May 14, 2011
Posted by Joan V. Gallos
Media coverage on gender and leadership has been interesting of late. I celebrate reports of women’s progress – and wonder about the impact of the messaging on men and boys.
The world is changing, no question. And so are the skills needed to lead in it. But all the hype can distort reality and make us complacent about work yet to be done to create that level playing field for all women.
Cover stories in Newsweek on “The Beached White Male,” “The Traditional Male as an Endangered Species,” and “Hillary’s [Clinton] War” (in the issue also featuring “150 Women Who Shake the World”) tell a story of role reversal and more. (Just contrast the visuals. You’ll see what I mean!) Hanna Rosin’s powerful “The End of Men” in The Atlantic and other such pieces on the topic reinforce the message: women rule – literally!
And last week, the Independent Television Service (ITVS) and PBS announced a new 50 film series, “Women and Girls Lead,” to air over the next three years. The project reflects the large number of documentaries in the pipeline on the issue and a proactive strategy for creating “a sustained conversation” about women’s evolving global impact.
It’s even cool to be a feminist again. The Daily Beast reports authors like Kathleen Parker, who angered feminists with her book Save the Males, have had a public change of heart. "I’ve become a born-again feminist after decades of feeling that feminism had veered off course,” to quote Parker. The reality for women in the Middle East changed her mind. "The struggle for free expression in cultures that condone sacrificing women to men’s honor gets the blood pumping again."
The good news in all this: women have new levels of power, opportunity, and visibility. They should. Women are now the majority of the U.S. workforce, managerial class, college graduates, and enrollees in graduate and professional programs like medicine and law – with similar trends evolving globally. Two career families in the U.S. are the norm, and it’s no longer an anomaly for women to bring home the bigger slab of the bacon. The number of women heads of state continues to increase across continents and cultures. Surprisingly, even preference for male children has been declining in traditional societies like South Korea, China, and India. Parents in the U.S. now favor the birth of girls more than 2 to 1.
The opportunities and competition in a global economy have moved things faster than consciousness-raising and legislation ever could. Nations need to get on the bus, or be left behind. Quote Rosin:
“As thinking and communicating have come to eclipse physical strength and stamina as the keys to economic success, those societies that take advantage of the talents of all their adults, not just half of them, have pulled away from the rest. In 2006, the Organization for Economic Cooperation and Development devised the Gender, Institutions and Development Database, which measures the economic and political power of women in 162 countries. With few exceptions, the greater the power of women, the greater the country’s economic success.”
I saw this illustrated powerfully on a recent trip to China: the throngs of eager young women moving into the cities and economic development zones in search of work, training, mentorship, and advancement – and moving from job to job when advancement and management training come too slow.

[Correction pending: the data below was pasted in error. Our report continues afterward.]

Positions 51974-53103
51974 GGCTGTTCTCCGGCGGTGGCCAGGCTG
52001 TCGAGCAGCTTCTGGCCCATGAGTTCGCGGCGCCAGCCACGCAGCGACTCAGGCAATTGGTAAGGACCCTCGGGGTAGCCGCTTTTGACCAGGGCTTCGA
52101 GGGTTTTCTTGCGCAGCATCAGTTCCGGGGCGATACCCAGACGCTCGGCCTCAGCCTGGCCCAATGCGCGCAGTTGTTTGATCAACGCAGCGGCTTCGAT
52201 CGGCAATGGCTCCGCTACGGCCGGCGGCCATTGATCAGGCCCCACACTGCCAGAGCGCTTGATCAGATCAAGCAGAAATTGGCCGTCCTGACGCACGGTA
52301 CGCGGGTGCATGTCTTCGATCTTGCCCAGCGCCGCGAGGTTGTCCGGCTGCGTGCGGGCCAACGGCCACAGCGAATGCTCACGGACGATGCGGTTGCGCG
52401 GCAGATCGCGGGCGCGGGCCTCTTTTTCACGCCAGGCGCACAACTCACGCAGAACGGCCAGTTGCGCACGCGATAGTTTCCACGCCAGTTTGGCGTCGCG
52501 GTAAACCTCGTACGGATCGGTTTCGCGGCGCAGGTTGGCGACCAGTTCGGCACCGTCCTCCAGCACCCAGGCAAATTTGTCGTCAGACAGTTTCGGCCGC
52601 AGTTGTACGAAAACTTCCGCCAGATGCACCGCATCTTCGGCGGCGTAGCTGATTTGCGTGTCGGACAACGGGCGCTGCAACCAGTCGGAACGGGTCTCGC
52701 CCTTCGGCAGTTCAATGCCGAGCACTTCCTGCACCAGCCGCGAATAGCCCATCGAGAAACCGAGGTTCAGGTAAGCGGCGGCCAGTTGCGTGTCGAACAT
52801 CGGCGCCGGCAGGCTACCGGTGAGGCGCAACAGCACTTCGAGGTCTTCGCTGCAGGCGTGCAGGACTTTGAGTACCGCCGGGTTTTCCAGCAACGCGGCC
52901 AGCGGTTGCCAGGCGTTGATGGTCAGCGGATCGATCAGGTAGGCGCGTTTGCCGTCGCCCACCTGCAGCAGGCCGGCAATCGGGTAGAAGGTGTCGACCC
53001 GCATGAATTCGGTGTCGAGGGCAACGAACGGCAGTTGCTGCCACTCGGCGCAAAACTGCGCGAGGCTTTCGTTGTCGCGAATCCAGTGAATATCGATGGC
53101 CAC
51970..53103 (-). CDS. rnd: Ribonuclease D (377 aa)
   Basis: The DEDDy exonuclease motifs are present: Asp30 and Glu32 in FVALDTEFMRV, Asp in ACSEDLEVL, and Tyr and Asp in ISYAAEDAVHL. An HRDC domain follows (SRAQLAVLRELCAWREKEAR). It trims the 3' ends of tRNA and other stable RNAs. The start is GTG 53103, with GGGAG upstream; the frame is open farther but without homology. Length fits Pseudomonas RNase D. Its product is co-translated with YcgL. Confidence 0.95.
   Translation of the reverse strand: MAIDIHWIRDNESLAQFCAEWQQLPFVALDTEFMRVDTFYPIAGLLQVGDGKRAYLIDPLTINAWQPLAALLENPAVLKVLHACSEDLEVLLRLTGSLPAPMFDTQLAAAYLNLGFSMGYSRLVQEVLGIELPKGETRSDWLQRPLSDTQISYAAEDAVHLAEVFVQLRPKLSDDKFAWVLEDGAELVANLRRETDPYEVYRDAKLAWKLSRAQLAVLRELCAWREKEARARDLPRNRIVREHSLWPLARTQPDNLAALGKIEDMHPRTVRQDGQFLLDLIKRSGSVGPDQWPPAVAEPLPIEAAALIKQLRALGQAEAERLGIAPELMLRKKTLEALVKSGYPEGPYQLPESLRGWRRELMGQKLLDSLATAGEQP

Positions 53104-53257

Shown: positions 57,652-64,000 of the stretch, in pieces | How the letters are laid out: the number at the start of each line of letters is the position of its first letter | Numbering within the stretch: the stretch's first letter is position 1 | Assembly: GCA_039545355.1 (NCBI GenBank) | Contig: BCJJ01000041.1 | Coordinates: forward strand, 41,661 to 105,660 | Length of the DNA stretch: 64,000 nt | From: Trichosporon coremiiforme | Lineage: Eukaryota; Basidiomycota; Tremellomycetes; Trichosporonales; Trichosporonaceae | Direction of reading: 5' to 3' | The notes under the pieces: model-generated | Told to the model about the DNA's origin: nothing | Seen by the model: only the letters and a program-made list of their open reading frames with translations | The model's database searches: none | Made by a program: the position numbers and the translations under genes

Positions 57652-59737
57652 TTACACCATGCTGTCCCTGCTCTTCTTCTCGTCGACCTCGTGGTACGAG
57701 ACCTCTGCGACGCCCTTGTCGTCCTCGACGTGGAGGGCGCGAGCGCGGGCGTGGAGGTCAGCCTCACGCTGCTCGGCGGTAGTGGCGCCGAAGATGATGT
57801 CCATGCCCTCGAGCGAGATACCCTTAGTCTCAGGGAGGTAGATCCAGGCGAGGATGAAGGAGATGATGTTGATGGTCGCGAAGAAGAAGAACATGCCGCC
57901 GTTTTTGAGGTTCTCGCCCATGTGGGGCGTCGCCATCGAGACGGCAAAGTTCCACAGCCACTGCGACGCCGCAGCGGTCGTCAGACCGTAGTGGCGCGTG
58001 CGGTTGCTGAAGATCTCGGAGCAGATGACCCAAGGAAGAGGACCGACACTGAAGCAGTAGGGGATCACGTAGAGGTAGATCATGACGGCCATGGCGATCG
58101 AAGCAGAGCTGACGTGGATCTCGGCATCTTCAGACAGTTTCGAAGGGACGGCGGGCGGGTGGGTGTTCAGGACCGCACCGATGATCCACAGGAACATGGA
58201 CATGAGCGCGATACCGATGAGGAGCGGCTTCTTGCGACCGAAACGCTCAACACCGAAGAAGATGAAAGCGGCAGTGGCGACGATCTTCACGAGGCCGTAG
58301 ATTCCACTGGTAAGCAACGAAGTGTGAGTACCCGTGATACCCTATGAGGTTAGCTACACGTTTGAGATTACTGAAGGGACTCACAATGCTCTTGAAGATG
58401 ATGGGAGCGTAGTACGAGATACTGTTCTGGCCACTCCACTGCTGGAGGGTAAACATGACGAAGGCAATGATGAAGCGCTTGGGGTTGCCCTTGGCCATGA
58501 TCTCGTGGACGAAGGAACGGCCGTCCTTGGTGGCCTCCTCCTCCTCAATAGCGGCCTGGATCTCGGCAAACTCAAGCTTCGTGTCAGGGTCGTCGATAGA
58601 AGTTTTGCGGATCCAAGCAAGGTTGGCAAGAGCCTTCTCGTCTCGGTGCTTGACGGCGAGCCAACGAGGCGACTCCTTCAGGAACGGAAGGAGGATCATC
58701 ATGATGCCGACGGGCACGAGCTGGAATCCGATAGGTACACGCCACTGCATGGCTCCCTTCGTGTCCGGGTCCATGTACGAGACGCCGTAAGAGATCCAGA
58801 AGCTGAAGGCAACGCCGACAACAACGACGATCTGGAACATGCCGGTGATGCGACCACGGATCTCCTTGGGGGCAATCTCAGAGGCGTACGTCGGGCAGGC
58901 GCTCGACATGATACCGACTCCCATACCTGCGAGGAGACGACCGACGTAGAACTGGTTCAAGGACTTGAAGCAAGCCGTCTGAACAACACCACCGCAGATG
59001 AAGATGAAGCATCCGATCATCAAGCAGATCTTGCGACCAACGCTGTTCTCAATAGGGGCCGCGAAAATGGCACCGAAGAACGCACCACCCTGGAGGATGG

During a trip to Boeing Shanghai, for example, a young administrative assistant assertively sought my time and “leadership wisdom.” She finds Americans more willing to teach and mentor than Chinese bosses; and, she added, “how will I advance if I have to wait to be taught?” Amen, sister!
The press frames all this as the end of male dominance. My university experiences don’t support the claim. Take a gender lens on issues like academic salaries, endowed chairs, tenure, upward mobility as the result of advancement through informal networking, institutional leadership, the number of women college presidents – you name it – and the world doesn’t seem that much different from when I entered the academic game. [See previous post on women faculty at MIT for more additional data.]
And remember the socializing power of colleges and universities: they train and model professional life and values for coming generations of leaders. What’s the gender message sent and damage done?
A recent study of Princeton undergraduates is a clue. It reports women underrepresented in the university’s highest profile leadership positions and as recipients of its highest academic prizes for more than ten years – and in “marked contrast to the earlier days of coeducation.”
These are smart, competitive, high achieving women at an institution filled with diverse opportunities and supports. So explain the decade-long phenomena described as “men up front, women behind the scenes. Men at the top, women somewhere else. Men operating for public recognition, women for personal satisfaction.”
Who taught Princeton women that they need to be “poised, witty, and smart – but not so witty and smart as to be threatening to men,” as the report tells us those smart, competitive, high achieving young women concluded? Sounds 1950’s Leave It to Beaver to me.
Progress toward gender equity? Absolutely. Opportunities? Unlimited. Women’s leadership? Essential and growing in impact. Role reversal? No. We’ve come a long way, baby – but we’re not there yet.